Sustainable Luxury At Hong Kong's Landmark Hotel

“Current use of plastic is simply not sustainable,” said Archie Keswick, General Manager of The Landmark Mandarin Oriental Hotel. “5.2 million plastic bottles are disposed of in Hong Kong daily, estimated by Green Earth to fill two Olympic-sized swimming pools. We were using over 500 bottles a day.” The luxury hotel in the heart of the business and fashion districts has been implementing a range of measures to improve its ecological footprint for some time now as part of a long-term strategy, which includes working to raise awareness among its guests - a Christmas tree made of its daily consumption of 500 plastic bottles was installed in the lobby last December as a way of highlighting the staggering amount sent each day to landfill – and it has now partnered with Swedish fresh water specialist Nordaq FRESH to introduce its own in-house, filtered and purified bottled water.

  Last December’s four-metre tall plastic bottle Christmas tree helped to raise funds for Hong Kong-based environmental charity Plastic Free Seas, which is dedicated to tackling the use of disposable plastic.

Last December’s four-metre tall plastic bottle Christmas tree helped to raise funds for Hong Kong-based environmental charity Plastic Free Seas, which is dedicated to tackling the use of disposable plastic.

Filtering and bottling on-site will not only eliminate the need for single use bottles, but will reduce the carbon emissions generated by the traditional Hong Kong hotel approach of transporting bottled mineral water from Europe. Served in reusable glass bottles in guestrooms and suites, as well as in the hotel’s bars, restaurants and spa, guests will also be encouraged to fill reusable ‘Grab & Go’ bottles at the lobby’s complimentary ‘central oasis’. And next year the hotel will also work towards becoming plastic-free in its kitchen, with management putting pressure on business suppliers to work sustainably.

Another eco-friendly partnership set to be launched by the hotel this month sees The Landmark joining forces with NGO Rooftop Republic. The social enterprise promotes urban farming and sustainable living in Hong Kong, and will be creating a roof garden for growing fresh herbs, flowers and vegetables. The organic waste, usually disposed of in landfill, will be used as fertilizer, and a rooftop beehive will be installed to provide honey as well as wax for candles.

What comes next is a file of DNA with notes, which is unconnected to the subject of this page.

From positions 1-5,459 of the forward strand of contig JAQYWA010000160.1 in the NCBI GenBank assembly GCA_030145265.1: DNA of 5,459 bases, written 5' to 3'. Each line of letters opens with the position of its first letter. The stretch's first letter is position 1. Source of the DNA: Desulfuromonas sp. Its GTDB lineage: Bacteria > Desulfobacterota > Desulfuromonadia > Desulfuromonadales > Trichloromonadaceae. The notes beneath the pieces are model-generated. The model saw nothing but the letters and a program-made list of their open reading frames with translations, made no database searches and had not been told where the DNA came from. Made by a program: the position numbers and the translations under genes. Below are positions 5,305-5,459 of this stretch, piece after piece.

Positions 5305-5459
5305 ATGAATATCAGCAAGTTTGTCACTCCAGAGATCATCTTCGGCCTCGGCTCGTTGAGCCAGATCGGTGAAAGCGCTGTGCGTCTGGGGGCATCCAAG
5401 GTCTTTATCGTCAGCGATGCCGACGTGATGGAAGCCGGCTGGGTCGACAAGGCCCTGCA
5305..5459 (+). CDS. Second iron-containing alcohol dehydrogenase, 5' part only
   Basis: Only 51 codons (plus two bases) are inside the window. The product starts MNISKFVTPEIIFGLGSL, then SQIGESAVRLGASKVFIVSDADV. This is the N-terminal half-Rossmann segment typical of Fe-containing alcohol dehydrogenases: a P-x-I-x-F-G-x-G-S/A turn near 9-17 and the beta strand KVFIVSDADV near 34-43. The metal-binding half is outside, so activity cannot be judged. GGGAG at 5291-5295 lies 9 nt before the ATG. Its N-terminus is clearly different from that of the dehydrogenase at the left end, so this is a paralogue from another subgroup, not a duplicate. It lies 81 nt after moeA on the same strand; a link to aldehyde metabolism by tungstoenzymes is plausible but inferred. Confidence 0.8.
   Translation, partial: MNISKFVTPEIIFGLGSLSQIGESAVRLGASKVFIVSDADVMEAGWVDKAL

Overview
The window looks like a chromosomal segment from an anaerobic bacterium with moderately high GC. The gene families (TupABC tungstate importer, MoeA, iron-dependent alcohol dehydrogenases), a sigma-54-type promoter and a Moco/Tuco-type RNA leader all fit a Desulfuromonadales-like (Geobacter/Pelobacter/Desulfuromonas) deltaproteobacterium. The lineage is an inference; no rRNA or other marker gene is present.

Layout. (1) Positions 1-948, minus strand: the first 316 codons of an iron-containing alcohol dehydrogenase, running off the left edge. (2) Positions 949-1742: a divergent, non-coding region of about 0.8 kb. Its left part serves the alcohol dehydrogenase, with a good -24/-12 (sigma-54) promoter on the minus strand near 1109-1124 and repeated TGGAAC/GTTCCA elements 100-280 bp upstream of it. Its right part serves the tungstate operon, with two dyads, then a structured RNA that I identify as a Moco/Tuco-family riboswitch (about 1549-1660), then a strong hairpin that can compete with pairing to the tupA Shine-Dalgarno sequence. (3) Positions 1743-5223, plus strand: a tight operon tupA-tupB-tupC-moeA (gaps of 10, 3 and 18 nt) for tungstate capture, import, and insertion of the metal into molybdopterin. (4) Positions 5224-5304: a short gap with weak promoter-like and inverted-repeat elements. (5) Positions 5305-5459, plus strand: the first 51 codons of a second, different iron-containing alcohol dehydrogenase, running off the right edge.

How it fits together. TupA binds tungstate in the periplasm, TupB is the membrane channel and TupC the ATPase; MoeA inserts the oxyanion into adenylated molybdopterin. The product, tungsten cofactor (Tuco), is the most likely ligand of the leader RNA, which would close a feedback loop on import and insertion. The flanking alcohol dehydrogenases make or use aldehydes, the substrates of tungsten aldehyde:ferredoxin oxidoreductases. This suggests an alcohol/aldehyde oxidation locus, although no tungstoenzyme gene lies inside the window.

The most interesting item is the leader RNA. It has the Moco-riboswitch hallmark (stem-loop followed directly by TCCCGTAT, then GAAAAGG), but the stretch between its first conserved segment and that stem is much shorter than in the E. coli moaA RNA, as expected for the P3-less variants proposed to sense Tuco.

The Landmark Mandarin Oriental Hotel was the first to ban plastic straws in favor of eco-friendly bamboo alternatives.

The Landmark Mandarin Oriental Hotel was the first to ban plastic straws in favor of eco-friendly bamboo alternatives.

These latest sustainability initiatives build upon the hotel’s earlier projects. After implementing a Green Purchasing Policy, the hotel was the first to ban plastic straws and use eco-friendly bamboo alternatives, and at its Amber restaurant and MO Bar sustainable seafood is served, with abalone shells also recycled and given to local jewellery brand niin to use in its designs. Chemical-free toiletries in biodegradable containers are used at The Spa and Fitness Centre, and each guest room is stocked with sustainably sourced and chemical-free products from Vietnamese brand Cochine Saigon, as well as an eco-friendly wheat toothbrush. PDT, the hotel’s newest bar, features reconditioned and recyclable furnishings, Low-VOC paint and LED lighting are used for guestrooms and suites, and eco-friendly detergent is stocked in the laundry.

  Abalone shells are given to local eco-jewelry brand niiin for use in its designs, including these Zayah Wing Stud Earrings.

Abalone shells are given to local eco-jewelry brand niiin for use in its designs, including these Zayah Wing Stud Earrings.

As well as adopting measures to improve its own ecological footprint, the hotel also works with a number of other organizations to promote social and ecological awareness. These including Clean the World, a US-based social enterprise that distributes recycled soap and hygiene products from more than 5,000 hotels and resorts to children and families in countries with a high death rate due pneumonia and cholera, two of the top killers of children under five. And since 2009, Clean the World has distributed more than 41 million bars of soap to 118 countries.

The Landmark has also launched a Living Well Partnership, in collaboration with the Hong Kong Adventist Hospital Foundation’s Healthy Lifestyle Fund, that is focused on raising awareness and funds for four key areas: health and well-being, clean water and sanitation, responsible production and consumption, and reducing hunger. The Healthy Lifestyle Fund works with local charities the J Life Foundation and the Chicken Soup Foundation to provide wellness programs for those in need, including nutritious vegetarian meal boxes, healthy lunches for underprivileged schools, and live better workshops.

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